A powerful winter storm sweeping into Southern California that prompted evacuation orders brought periods of intense rain and reports of minor debris flows Friday, but officials said it was so far not a repeat of the January storm that brought deadly mudslides.
As many as 30,000 people were under mandatory evacuation orders overnight in the foothill communities of Santa Barbara County, including areas devastated by the deadly mud flows in January. Compliance among residents ordered to leave was as high as 87 percent, according to Amber Anderson with the Santa Barbara City Fire Department.
But as of 9 a.m., the worst of the storm was over, those evacuation orders had been lifted and only minor damages had been reported, according to county officials.
"Together we made it through the first winter storm since the 1/9 Debris Flow," Sheriff Bill Brown said in a statement. "On behalf of all public safety and emergency officials, we want to thank you for staying informed, being prepared and following the evacuation orders issued yesterday. We know that being evacuated is a tremendous hardship and we did not make this decision lightly. Because of your cooperation we were able to get through this together."
As of 6:30 a.m., San Marcos Pass in the Santa Barbara Mountains had seen the heaviest amount of rain, with 3.35 inches over 24 hours.
Officials had closely watched rainfall totals in anticipation of possible mudslides. Rainfall of more than .5 inches per hour could result in debris flows when coupled with steep and recently scorched terrain, according to the U.S. Geological Survey.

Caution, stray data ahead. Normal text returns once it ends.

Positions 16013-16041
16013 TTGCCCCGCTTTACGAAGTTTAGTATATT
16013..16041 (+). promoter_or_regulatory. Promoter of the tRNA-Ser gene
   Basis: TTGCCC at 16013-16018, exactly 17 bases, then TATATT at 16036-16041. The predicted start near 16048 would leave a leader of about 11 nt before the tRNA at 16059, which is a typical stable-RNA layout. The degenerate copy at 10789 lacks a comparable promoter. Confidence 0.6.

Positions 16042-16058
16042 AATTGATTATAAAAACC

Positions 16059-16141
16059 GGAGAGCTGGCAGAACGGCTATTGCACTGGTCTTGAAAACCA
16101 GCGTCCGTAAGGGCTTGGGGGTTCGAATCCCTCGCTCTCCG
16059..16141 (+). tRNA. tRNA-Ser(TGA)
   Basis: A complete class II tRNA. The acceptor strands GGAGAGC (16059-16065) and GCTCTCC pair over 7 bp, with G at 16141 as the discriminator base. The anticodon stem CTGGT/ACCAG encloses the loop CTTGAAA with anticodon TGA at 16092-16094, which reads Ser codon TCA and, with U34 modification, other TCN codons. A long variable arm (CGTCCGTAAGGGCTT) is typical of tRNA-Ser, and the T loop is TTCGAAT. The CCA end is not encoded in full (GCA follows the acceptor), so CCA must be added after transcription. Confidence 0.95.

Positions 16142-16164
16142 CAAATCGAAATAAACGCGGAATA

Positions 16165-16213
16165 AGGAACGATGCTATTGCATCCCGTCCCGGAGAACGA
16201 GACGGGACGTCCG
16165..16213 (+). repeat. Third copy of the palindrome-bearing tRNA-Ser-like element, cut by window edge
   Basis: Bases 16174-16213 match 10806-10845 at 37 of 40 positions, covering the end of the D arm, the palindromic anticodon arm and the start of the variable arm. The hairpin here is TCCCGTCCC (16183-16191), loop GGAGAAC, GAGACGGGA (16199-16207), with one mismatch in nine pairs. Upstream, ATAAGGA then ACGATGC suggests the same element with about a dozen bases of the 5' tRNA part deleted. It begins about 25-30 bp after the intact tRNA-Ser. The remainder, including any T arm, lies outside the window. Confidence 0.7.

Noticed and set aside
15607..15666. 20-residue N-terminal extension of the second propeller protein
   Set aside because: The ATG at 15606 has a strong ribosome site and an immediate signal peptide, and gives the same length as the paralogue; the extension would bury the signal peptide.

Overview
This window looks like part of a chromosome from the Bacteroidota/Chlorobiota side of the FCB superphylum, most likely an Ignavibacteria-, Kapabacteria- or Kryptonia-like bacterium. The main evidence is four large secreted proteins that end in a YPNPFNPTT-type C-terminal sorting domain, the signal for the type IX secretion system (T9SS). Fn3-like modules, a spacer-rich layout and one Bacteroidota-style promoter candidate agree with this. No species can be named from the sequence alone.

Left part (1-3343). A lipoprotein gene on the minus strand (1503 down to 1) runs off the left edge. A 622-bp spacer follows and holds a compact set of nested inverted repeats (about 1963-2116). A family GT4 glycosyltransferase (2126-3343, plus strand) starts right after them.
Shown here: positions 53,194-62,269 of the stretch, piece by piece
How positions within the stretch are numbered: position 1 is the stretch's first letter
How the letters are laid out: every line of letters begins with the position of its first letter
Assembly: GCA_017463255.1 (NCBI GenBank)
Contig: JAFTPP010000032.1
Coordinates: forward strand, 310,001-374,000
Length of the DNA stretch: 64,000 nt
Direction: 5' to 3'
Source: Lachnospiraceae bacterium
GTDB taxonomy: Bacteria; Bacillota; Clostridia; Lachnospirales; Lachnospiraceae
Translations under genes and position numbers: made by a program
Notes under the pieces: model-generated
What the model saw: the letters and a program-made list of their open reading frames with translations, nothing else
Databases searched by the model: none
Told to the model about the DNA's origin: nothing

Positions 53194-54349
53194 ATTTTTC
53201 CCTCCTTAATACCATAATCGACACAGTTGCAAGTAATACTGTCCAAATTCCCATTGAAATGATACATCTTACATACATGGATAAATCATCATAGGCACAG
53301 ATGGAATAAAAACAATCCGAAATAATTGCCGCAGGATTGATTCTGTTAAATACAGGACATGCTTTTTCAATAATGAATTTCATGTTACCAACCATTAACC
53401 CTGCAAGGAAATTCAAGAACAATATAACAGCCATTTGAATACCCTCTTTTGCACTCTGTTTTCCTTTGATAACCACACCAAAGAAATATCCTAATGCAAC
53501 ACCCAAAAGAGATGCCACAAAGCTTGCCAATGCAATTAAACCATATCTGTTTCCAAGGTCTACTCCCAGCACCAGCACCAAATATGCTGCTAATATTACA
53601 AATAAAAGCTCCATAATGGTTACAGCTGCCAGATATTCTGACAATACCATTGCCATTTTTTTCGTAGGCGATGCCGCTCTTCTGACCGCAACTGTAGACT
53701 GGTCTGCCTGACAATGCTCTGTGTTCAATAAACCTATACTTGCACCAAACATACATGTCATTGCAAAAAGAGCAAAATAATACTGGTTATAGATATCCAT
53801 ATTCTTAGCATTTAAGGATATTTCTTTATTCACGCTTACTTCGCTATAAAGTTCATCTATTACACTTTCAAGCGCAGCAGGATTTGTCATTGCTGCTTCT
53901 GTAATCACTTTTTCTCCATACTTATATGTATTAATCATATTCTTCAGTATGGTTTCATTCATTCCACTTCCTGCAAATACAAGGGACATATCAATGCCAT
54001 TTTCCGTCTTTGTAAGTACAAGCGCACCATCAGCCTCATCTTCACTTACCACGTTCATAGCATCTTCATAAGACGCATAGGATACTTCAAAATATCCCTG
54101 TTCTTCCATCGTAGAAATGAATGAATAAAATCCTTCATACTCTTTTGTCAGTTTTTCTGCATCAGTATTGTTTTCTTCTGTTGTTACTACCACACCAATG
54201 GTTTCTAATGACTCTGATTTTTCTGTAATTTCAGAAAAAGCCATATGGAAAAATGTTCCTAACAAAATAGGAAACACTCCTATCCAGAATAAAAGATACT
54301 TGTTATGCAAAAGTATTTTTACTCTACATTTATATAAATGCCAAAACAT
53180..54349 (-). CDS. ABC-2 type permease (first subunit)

Bob Ludwick, a longtime Montecito resident who had to evacuate Thursday night, said he was glad authorities were being cautious after the January mudslides and didn't mind having to leave his home. He said most residents were quick to follow the evacuation order when it was issued.
"We have been on tender hooks for weeks and weeks. It's kind of PTSD, and it didn't take much for the population to say, 'OK, we're leaving,'" Ludwick told Take Two.
Some Montecito residents still hadn't returned to their homes after the initial January evacuation, Ludwick said, and those who had returned were still facing a long road ahead.
"Even if your home suffered no damage and your streets are fine there is a really palpable pall that hangs over the entire community today," Ludwick said.
As president of the Coast Village Association that represents local businesses, Ludwick had also heard concerns from local shop owners who are continuing to lose revenues.
"Even today they're calling me asking, 'When can we get in? What should we tell our employees? Do they come to work? Do they not?' There's no playbook for this," Ludwick said.
The storm system was the result of an atmospheric river — a giant conveyor of rain pushed forward by strong winds — making its way down the California coast.
Concern now turns to Los Angeles County, as the storm bears down on to the Creek and La Tuna burn areas. A flood watch has been issued until 3 p.m. in L.A. County.
To the north, a blizzard warning was in effect for parts of the Sierra Nevada, where more than a foot of snow fell Thursday, shutting down major roads. Authorities warned of high avalanche danger for the backcountry around Lake Tahoe.
According to the California Highway Patrol, State Route 33 above Ojai was closed.
Highway 192 at East Valley Road in Santa Barbara County saw some small debris flows, which officials said they were working to clear.
Highway 101 remained open.
This story has been updated.